PRISM enables the NSA to obtain data from multiple private Internet companies, including the content of emails and instant messages, photographs, and videos. Furthermore, the NSA created a system for cataloguing the surveillance data it has collected, ominously known as Boundless Informant, and used data mining procedures to analyze all of the records.
PRISM and Boundless Informant are able to track and record nearly every aspect of people’s online activity without obtaining a warrant. The NSA has reportedly been able to collect contact lists from private email accounts all over the world, search the content of email messages sent into and out of the U.S., and track the location of cell phones anywhere in the world.
The NSA Bulk Collection Program
These surveillance programs were created to collect information on people outside the United States, but the Snowden leaks also revealed that many of the NSA’s activities are directed at U.S citizens. For example, a “bulk collection program” by the NSA involved the collection of massive amounts of telecommunication metadata for telephone calls within the U.S.
This metadata does not include the actual content of a call, like a wiretap might provide. Instead, it includes information like phone numbers and the time and duration of calls.
Even without the substance of the call, the sheer volume of information collected by the NSA through this program gives it an unprecedented ability to track people’s interactions and movements.
Is Domestic Surveillance Legal?
Yes and no.
The NSA claimed the authority to collect telecommunication metadata in bulk through Section 215 of the Patriot Act, the sweeping national security law passed by Congress shortly after the September 11, 2001 terrorist attacks. This clause gave the federal government broad authority to obtain a wide range of information, including “books, records, papers, documents, and other items,” with very little oversight.
However, the law states that the law may not be used against U.S. citizens who are exercising their First Amendment rights. This led to numerous critics arguing that the NSA routinely exceeded its authority, such as by:
- Collecting records of nearly every telephone call made within the United States during periods lasting weeks or longer; and
- Using the PRISM program to obtain massive amounts of information about email, text, and other communications from internet and telecommunications companies, all without search warrants
What Does the USA Freedom Act Do?
The success of the USA Freedom Act gave privacy advocates reason to cheer, but they remain wary.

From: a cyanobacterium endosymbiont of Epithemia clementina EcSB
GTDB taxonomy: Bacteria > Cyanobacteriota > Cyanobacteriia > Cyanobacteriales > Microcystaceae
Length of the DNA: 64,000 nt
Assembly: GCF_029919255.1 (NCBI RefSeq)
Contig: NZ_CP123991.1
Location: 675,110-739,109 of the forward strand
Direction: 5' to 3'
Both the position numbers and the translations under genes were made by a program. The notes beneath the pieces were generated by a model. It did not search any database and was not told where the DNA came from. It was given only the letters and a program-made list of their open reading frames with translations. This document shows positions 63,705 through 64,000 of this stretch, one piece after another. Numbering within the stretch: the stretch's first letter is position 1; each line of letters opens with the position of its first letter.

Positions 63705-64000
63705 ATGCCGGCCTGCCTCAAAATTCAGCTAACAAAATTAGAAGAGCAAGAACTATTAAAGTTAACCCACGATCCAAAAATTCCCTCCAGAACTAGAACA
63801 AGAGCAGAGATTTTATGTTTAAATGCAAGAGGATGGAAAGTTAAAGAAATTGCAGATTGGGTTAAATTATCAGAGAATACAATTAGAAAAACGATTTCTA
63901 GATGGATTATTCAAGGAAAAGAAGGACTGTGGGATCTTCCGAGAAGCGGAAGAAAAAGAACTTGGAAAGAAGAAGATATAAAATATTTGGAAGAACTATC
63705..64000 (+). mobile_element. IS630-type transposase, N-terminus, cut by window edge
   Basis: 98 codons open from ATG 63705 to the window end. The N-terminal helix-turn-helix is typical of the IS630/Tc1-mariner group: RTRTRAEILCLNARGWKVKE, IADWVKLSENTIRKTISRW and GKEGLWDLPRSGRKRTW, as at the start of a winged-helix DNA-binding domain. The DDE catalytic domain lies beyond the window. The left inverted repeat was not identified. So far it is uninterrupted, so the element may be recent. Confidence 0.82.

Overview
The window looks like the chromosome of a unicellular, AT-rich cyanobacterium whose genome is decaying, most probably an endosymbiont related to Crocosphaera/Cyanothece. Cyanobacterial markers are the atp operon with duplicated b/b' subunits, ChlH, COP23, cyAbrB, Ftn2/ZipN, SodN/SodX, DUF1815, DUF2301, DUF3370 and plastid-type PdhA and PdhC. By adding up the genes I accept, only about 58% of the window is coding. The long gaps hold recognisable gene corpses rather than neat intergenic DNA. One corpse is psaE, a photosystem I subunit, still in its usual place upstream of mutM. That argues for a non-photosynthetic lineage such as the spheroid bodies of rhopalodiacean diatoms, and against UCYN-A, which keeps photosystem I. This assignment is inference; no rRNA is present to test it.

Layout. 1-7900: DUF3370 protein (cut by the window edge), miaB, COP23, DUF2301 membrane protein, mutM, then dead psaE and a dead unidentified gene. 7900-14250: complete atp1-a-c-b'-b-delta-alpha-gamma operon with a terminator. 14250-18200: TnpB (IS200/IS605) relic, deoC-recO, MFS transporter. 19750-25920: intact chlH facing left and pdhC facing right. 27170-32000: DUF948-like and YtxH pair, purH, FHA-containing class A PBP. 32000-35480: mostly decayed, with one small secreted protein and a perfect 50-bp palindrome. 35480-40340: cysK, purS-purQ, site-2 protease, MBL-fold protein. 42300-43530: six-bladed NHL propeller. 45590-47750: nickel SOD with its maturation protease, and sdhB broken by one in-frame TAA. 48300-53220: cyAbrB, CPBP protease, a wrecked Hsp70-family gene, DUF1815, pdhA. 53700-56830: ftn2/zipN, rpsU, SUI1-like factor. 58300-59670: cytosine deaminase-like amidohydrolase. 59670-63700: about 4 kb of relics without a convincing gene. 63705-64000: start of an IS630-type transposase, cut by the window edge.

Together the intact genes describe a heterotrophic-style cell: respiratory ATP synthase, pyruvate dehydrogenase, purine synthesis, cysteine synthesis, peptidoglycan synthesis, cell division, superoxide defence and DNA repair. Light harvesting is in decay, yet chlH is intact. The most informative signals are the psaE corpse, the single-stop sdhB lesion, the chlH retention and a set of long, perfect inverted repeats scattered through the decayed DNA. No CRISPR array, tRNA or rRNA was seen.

While the law effectively eliminated the statutory provision used by the NSA to justify its bulk metadata collection program, ending one type of domestic surveillance, there are other laws that still allow for domestic surveillance.
For example, the Reagan-era Executive Order 12333 authorizes the collection of telephone and electronic communications in other countries by U.S. intelligence agencies. Domestic surveillance was never the intent of this order. Still, it reportedly allows the NSA to capture information about communications that take place within the U.S., once again without a warrant, if the communication is stored on servers in other countries.
In a recent positive development, a federal court sided with Microsoft in its refusal to comply with an FBI subpoena for communications records stored on servers in Ireland.
Several other federal laws could still allow the NSA to resume surveillance on American citizens. For example, Section 702 of the Foreign Intelligence Surveillance Act (FISA) potentially allows mass surveillance of domestic communications. FISA is up for reauthorization in 2017.
Protect Your Privacy
Despite efforts across the globe, Internet privacy remains elusive. Because so much of the NSA’s activities happen outside of public (or even Congressional) scrutiny, Americans and people all around the world must continue to push for transparency and fairness, and to demand a balance between privacy and security.
It requires, in the words of Thomas Jefferson, “eternal vigilance.”
Join Namecheap in the call to strengthen laws and policy dealing with Internet privacy.
With Internet Privacy Week (Oct. 18-24), we will offer more information about government surveillance as well as how private companies track your data.
By signing our Internet Privacy Bill of Rights we encourage you to take a stand for Internet privacy for all.
Follow Namecheap on Twitter and Facebook and sign up for our newsletter (in the sidebar) to learn more about Internet Privacy Week and how you help hold companies accountable for privacy.
David C. Wells is an Austin, Texas-based writer and blogger. He was a lawyer for nine years, and while he no longer practices law, the experience helped make him a better writer. Also, he still sometimes gets to play a lawyer on the Internet. David is also a dog caretaker, an improviser and actor, an avid comic book reader, and a proud husband.
In the public interest.
The video below is essential viewing. It is entitled Age of Surveillance Capitalism: “We Thought We Were Searching Google, But Google Was Searching Us”. Author Shoshana Zuboff worked on the book for 7 years. The biggest revelation is to understand we are entering the 21st century with a new domain of social inequality.